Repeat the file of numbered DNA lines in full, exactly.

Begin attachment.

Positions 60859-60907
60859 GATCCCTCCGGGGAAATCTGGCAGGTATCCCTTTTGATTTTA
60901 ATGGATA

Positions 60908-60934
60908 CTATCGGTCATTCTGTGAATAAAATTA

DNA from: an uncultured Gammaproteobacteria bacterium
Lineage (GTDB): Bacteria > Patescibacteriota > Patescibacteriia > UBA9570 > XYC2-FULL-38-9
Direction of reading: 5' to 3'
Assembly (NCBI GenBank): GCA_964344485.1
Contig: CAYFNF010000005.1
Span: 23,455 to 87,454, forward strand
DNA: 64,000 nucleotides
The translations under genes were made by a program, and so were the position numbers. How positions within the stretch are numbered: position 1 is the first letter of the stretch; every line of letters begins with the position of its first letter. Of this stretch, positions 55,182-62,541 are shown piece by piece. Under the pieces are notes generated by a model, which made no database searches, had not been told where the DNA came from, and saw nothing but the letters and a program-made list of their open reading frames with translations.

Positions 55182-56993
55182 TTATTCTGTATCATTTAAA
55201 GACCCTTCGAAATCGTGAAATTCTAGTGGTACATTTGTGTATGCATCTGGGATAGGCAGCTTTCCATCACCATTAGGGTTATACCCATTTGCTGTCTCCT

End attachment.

Positions 60859-60907
60859 GATCCCTCCGGGGAAATCTGGCAGGTATCCCTTTTGATTTTA
60901 ATGGATA

Positions 60908-60934
60908 CTATCGGTCATTCTGTGAATAAAATTA

DNA from: an uncultured Gammaproteobacteria bacterium
Lineage (GTDB): Bacteria > Patescibacteriota > Patescibacteriia > UBA9570 > XYC2-FULL-38-9
Direction of reading: 5' to 3'
Assembly (NCBI GenBank): GCA_964344485.1
Contig: CAYFNF010000005.1
Span: 23,455 to 87,454, forward strand
DNA: 64,000 nucleotides
The translations under genes were made by a program, and so were the position numbers. How positions within the stretch are numbered: position 1 is the first letter of the stretch; every line of letters begins with the position of its first letter. Of this stretch, positions 55,182-62,541 are shown piece by piece. Under the pieces are notes generated by a model, which made no database searches, had not been told where the DNA came from, and saw nothing but the letters and a program-made list of their open reading frames with translations.

Positions 55182-56993
55182 TTATTCTGTATCATTTAAA
55201 GACCCTTCGAAATCGTGAAATTCTAGTGGTACATTTGTGTATGCATCTGGGATAGGCAGCTTTCCATCACCATTAGGGTTATACCCATTTGCTGTCTCCT